It's been a couple of weeks since the San Diego Comic Con ended, so this report is going to seem like ancient history. I'm sorry for the delay in posting this. The fact is, that doing the convention the way that I do it these days is exhausting. It takes a long time to recover your energy, and it takes even more time to get all the stuff that I bring to the convention put back where it belongs. Then it takes more time to catch up on the things that you missed while you were gone. As of this writing, I'm still not fully caught up. Here's a re-cap of the convention from last week's email. By the way, if you are not a member of my email list, I invite you to join.
I was more worried about the San Diego Comic Con than ever, but it turned out to be the smoothest ever. A great deal of my worry stemmed from my back injury this year. I have a bulging disc in my spine that is located at L5. This put me flat on my back for 3 weeks about 3 months ago. I could hardly stand up and the bottom of my left foot was numb. It has gotten better. I can walk now, but I still get weak and sore there.
Setting up at the Comic Con is grueling, backbreaking labor. Even before the injury, it usually took all the strength I had to make it through the show. I was worried that I would collapse before the show was over this year.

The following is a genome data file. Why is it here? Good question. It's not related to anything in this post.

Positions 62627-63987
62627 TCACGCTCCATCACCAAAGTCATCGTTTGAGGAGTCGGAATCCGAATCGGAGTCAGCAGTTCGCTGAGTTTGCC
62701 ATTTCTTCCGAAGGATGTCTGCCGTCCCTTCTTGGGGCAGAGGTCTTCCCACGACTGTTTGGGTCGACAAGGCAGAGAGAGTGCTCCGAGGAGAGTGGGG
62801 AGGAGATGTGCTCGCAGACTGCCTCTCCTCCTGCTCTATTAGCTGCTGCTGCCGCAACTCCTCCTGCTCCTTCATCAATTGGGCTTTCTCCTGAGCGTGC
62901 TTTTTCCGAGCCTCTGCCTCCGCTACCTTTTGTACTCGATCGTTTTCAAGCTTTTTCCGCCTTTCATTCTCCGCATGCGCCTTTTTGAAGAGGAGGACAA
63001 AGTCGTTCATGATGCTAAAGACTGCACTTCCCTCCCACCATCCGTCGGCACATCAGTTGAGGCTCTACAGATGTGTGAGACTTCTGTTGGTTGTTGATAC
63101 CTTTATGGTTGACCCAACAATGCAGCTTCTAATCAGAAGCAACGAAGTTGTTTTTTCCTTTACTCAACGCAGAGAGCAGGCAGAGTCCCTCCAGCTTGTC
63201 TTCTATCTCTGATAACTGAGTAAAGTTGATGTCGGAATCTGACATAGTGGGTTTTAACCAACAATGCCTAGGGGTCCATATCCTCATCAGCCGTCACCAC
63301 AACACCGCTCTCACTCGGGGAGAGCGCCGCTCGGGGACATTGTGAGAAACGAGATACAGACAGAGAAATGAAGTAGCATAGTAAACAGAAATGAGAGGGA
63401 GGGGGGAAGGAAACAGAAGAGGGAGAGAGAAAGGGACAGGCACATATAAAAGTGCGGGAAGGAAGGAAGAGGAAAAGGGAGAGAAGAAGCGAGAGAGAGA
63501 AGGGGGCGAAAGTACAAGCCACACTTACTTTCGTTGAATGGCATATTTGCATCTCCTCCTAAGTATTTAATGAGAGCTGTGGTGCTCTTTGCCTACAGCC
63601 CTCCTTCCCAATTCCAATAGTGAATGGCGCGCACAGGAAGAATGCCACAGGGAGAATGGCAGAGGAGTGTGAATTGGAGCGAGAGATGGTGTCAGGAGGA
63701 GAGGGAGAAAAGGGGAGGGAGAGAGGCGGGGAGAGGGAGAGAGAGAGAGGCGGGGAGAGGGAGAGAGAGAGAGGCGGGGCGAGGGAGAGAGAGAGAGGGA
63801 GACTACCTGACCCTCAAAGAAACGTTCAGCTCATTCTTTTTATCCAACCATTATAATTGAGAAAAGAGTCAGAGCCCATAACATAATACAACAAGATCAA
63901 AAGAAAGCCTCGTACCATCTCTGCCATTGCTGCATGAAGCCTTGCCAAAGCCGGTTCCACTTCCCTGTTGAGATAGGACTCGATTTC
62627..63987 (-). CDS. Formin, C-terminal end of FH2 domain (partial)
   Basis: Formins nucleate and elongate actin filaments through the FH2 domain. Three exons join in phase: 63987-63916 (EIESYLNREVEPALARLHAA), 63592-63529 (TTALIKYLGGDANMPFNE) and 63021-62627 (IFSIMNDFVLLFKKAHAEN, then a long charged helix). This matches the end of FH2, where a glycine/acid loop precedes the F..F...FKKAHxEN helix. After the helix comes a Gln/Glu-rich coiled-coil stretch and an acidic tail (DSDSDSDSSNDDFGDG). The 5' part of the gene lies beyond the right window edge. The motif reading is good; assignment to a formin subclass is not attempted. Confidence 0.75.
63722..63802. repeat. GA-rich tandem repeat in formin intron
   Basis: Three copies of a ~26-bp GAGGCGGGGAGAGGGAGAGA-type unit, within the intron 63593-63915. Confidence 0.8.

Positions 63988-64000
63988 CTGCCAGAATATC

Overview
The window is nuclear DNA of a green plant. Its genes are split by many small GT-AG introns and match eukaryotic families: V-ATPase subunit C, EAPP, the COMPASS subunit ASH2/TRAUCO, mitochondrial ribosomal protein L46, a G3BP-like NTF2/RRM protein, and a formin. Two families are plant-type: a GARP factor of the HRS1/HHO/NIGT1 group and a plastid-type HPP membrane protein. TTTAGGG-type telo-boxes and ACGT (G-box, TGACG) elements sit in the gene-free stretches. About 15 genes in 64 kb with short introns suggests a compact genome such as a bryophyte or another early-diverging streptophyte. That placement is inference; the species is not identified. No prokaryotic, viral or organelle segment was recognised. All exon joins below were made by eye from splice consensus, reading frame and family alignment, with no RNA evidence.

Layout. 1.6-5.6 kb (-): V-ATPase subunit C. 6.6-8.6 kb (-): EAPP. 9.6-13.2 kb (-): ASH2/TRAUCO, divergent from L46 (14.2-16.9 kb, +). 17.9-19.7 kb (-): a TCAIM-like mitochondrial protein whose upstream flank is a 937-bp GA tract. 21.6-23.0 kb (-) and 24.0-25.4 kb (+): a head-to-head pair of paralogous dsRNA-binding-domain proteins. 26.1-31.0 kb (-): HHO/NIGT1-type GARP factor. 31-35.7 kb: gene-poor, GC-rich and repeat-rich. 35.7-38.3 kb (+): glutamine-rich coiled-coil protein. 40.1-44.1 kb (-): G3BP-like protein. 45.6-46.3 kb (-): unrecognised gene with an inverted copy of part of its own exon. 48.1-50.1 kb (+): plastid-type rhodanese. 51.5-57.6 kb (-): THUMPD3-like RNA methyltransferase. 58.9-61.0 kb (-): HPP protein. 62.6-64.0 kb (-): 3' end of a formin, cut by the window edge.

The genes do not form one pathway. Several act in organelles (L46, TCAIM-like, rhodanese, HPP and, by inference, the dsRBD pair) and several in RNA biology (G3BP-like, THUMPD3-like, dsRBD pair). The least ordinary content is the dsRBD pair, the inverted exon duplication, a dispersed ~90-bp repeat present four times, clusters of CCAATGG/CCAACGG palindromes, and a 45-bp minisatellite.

In the old days, Mark Crane would drive the van down to the convention with another staff member. I would fly down, and meet them there. I would buy my own hotel room. Things have changed. These days I load up the van and drive to the convention with one helper. As well as doing all of the driving, I do much of the set up and tear down. To cut down on the expense, I share a room with my worker. I was afraid that my back was not going to hold up.
I left on Tuesday morning at 7am from my home in San Jose with my helper for the con, the intrepid Mark Arnold. I arrived at the convention center in San Diego at 2:00pm. Miraculously, there was very little traffic on the way. I drove at speeds of around 80 miles per hour most of the way. Another miracle happened in the parking garage. I got a spot right in front, about 50 feet from the elevator. I also happened to be right under my booth spot at the convention in the parking lot, which was at the spot designated b1. Mark and I quickly moved all the boxes and other stuff in, and got things in order until 8pm that evening. We then joined Ron Murry and some other dealers for a nice dinner in Little Italy, where we were staying.
On Wednesday morning we got fully set up. We started selling right away. Preview night officially started at 6 pm, and the crowds came in to franticly shop until they were ejected at 9 pm.